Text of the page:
The best hamburger of my lifetime

Hamburgers with Papa

One of my fondest recollections of Papa is his love of unhealthy food. This was one of the perks of having Papa pick me up from various afterschool activities and friends’ houses – one could never know if he might be in the mood for hamburgers. Come to think of it, Papa was much like Winnie the Pooh in this regard, sometimes struck by an entirely unexpected ‘rumbly in his tumbly’.

We certainly did not eat at McDonalds regularly or often; but we had hamburgers there often enough for me to remember this small pleasure; and it was also rare enough for me to develop a special appreciation for it.


Hamburgers & keeping kosher

As a college student, I gradually became religiously observant and eventually stopped eating non-kosher meat. Now, most Jews do not keep kosher, but for those of us who accept this dietary restriction upon ourselves, kosher hamburgers are quite a treat; and kosher hamburgers are abundant in Israel, especially in cities with large religious populations like Jerusalem.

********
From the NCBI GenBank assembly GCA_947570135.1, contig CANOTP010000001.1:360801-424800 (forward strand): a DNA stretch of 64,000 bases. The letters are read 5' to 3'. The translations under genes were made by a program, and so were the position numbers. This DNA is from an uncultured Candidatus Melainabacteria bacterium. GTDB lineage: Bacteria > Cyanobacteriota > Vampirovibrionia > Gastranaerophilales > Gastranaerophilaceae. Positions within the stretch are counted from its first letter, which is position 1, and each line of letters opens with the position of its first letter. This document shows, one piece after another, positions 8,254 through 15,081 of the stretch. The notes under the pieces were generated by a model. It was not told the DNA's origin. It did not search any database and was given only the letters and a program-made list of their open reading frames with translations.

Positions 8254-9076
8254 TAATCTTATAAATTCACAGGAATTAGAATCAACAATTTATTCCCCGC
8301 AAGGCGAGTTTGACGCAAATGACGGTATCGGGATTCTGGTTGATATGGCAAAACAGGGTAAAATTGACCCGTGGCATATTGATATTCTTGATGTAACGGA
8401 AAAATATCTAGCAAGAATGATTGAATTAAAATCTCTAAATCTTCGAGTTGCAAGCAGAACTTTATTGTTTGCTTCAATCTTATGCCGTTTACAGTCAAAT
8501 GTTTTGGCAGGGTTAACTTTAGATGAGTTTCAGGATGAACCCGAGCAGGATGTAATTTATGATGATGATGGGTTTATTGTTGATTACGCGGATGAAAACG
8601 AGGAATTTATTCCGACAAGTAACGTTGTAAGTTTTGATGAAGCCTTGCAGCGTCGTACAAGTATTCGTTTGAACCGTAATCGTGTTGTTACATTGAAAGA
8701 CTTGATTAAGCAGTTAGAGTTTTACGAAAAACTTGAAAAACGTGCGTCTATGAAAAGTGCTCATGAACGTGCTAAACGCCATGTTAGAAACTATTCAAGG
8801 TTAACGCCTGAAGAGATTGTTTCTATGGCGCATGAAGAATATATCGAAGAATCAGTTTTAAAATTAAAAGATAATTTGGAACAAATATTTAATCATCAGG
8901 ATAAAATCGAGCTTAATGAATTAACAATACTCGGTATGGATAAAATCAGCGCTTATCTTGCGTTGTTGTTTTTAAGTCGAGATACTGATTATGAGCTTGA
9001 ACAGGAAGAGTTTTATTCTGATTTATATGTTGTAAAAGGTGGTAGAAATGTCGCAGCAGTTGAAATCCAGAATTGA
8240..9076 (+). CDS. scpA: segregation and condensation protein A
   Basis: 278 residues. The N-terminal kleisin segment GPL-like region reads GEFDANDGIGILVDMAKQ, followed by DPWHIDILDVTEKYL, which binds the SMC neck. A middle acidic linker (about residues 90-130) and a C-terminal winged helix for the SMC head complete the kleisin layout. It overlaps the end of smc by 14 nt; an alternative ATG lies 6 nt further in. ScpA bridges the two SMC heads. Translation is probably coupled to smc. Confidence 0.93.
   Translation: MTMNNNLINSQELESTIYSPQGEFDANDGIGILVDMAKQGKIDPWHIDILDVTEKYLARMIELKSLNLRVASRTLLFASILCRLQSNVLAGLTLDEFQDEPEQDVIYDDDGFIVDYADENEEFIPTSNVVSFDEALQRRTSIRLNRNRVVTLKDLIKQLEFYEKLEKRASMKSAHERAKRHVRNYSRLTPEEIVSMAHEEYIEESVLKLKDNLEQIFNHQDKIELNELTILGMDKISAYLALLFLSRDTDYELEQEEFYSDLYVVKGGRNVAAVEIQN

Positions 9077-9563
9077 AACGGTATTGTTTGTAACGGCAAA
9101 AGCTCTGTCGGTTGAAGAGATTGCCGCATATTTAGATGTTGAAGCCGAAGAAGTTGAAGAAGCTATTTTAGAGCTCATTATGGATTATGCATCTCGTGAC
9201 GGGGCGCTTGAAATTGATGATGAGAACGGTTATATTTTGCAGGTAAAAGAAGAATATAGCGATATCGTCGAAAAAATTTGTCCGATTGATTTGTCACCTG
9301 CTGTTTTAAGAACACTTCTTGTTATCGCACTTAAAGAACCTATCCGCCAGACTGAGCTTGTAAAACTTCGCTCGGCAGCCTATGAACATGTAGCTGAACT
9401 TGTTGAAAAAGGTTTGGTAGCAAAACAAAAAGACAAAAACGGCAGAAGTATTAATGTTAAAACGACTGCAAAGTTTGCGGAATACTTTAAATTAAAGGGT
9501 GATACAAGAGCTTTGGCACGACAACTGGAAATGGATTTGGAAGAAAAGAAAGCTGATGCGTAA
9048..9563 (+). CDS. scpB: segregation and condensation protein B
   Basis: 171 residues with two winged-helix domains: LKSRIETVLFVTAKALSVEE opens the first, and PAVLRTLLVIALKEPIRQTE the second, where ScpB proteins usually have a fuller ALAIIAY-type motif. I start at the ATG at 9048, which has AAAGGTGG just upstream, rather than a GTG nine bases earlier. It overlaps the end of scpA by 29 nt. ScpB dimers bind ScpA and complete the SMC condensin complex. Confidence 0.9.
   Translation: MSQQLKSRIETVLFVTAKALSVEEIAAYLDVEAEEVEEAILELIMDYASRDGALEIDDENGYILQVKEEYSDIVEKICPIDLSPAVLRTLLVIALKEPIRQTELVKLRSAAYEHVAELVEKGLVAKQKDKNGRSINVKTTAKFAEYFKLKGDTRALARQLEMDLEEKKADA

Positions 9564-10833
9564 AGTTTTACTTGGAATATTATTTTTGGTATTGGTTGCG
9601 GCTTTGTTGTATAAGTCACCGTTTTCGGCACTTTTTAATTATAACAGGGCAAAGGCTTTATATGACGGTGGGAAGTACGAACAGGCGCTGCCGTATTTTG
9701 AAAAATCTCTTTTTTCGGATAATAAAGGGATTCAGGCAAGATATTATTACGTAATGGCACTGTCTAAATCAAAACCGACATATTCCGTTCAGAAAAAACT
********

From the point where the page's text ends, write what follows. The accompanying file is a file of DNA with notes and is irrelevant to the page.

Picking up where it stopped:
I must add that Jerusalem’s burger joints range widely in quality. We have McDonalds and several other chains, but we also have very high end burger restaurants and everything in between. Even the midrange burger places have better quality patties than McDonalds – and the prices, of course, reflect this.

By the way, burger joints aside, the endless availability of kosher food is one of the reasons that living in Israel is appealing to Jewish people who keep kosher. Living a traditionally religious Jewish life is simply easiest in Israel for many practical reasons; perhaps this too would be worth writing about…


My Babushka’s advice to me

My Babushka (my Mama’s mother) and I would speak by phone almost every single day in the final years of her life before she died nearly three months after my Papa, and, as you might imagine, one of our favorite subjects of conversation was my daughter. Babushka’s love for our baby girl was not theoretical – she deeply adored her and always looked forward to our family visits when her great-granddaughter would climb up onto her couch to give her a kiss.

Our daughter is our first child and so I’ve been discovering child development by observing her as she grows up. Therefore, I’ve never quite known what to expect at any given age, nor what is considered ‘normal’; but my Babushka, who raised three daughters and then some of her granddaughters, had a very good sense of what behaviors and milestones were age appropriate for little children.